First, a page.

This is a basic guide for building a Thumb Piano, or Mbira. They have been made for centuries all over Africa (and a few other places) and vary a lot in shape, size and sound. They belong to a group of instruments called "Lamellophones" which are percussion instruments, although the sound an Mbira makes sounds more like a string instrument or "chordophone".
The last three steps in this instructable show you how to make some slightly different Mbiras to the one the instructable is about.
As a person living in Southern Africa, I have seen many of these over the years but never personally owned one, so I thought I would give it a try to make my own.
The type of Mbira in this instructable has a resonator box, a chamber that does the same thing a guitar's resonator box does; it allows the sound to "bounce around" inside and there is only one hole in the front of the instrument for it to escape from. The effect this has is the pitch of the instrument will be lower and the vibrations (and sound) will last longer for more pleasing notes.
These are quite fun to make and you have quite a bit of freedom in the design, the shape of the box will be the main thing to change to make the instrument look more appealing. You may also add a coat of your choice to it to make it look better and more personalized.
I am afraid I cannot really play these yet, only make them so I cannot tell you how to do that, but you will have loads of fun just playing random notes!
Experiment with a few designs. The purpose if this guide is not for you to follow specific things like the size of the Mbira or the number of Tines (the things you pluck); but rather to look at the important rules of making one that ensure that it will function, then doing your own project with the details up to you.
The Mbira is a basic instrument, but be prepared to spend a long time making yours! To make a decent one you will need about 5 hours. To make a really good one you will need more than 12.
The real beauty of this instrument is that I did not need to leave my house to find the materials I needed for it. You can make one out of anything!
Sadly I cannot record a video of any of mine being played because I do not have the right equipment for that and I need 2 hands to hold and play it, but here is a video of a similar Hugh Tracey Mbira:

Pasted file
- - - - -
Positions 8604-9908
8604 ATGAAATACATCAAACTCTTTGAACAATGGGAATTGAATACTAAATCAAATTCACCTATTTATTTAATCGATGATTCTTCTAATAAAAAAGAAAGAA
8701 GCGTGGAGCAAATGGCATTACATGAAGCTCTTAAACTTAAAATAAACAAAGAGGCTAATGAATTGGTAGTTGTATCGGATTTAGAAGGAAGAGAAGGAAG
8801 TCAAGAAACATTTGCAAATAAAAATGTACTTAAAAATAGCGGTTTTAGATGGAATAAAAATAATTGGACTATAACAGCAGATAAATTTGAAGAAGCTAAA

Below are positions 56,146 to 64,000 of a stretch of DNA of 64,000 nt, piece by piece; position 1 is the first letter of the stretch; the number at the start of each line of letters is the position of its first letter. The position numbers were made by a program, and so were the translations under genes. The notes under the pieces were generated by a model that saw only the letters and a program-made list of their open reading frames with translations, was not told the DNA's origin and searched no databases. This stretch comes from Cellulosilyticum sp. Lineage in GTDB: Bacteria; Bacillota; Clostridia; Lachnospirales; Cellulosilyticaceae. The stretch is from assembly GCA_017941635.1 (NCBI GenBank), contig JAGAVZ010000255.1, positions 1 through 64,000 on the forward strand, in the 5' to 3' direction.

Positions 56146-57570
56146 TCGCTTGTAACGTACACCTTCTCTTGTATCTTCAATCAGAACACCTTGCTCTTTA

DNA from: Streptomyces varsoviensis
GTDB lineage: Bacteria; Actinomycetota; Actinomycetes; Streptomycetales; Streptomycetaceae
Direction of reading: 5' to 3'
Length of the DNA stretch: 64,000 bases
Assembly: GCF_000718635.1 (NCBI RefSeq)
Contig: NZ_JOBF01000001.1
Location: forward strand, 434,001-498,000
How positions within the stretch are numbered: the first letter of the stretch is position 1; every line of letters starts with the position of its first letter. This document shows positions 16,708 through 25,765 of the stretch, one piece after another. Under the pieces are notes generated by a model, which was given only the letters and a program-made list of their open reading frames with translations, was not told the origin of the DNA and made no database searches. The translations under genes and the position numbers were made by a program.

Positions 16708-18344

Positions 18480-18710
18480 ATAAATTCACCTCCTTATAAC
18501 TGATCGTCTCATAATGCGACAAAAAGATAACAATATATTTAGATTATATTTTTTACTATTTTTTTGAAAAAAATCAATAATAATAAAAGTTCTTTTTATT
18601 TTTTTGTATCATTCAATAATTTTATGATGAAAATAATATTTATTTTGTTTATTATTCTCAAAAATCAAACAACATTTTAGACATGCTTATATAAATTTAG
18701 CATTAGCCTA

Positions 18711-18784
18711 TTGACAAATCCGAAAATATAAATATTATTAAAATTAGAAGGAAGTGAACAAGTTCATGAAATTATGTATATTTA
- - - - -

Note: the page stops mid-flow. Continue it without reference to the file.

Step 1: What You Need:
This instructable is on the first picture in the Introduction, it is the easiest to make and was my first Mbira ever.
The materials you will need are:
- Spring steel strip (I found mine in a scrapyard a few months before I made the instrument) I used a windscreen-wiper spring from a car and it worked perfectly. You could also use a car dipstick or just flatten a piece of stiff wire with a hammer (This is what I have done for all my other Mbiras since this one)
- Wood sheet/board (I used plywood, but non-ply would work too and have a more clear sound and feel better to hold. It does not make a big difference,though, and the ideal thickness of the wood for an Mbira of this size is about 2~5 mm.
- Thin Binding Wire, this needs to be strong and hard to break by twisting. It will be used to hold the tines under tension, so it is very important to use strong wire.
- 2 Nails/ pieces of wire of about 2~4 mm diameter.
- a strong metal tube of diameter 2~5 mm (Mine was an old radio aerial off a car)
- 1mm thick metal sheet (I used aluminium because it is easy to cut and drill)
- Wood glue.
The tools you will need are:
- A hammer and anvil (or something similar to an anvil, I do not have one so I used a second hammer.)
- A drill (I used a dremel with drill-bit)
- A small drill-bit of about 1~1.5 mm diameter
- Something to cut a hole into the front wooden face with. I used a drill to make a few holes, poked the middle part out, then used a rotary dremel with a sandpaper attachment to enlarge the hole once it could fit into the hole made by the drill.
- Sandpaper appropriate for the type of wood you use
- A hacksaw to cut the pieces of wood from the sheet/board
- I found a sandpaper cylinder attachment on a dremel helps a lot with neatening up the wooden edges, but you do not need one.
- A metal file (again, not entirely necessary if you have sandpaper, but it is easier to use in some places.)
Depending on the type of Mbira you make, the materials and tools needed will vary.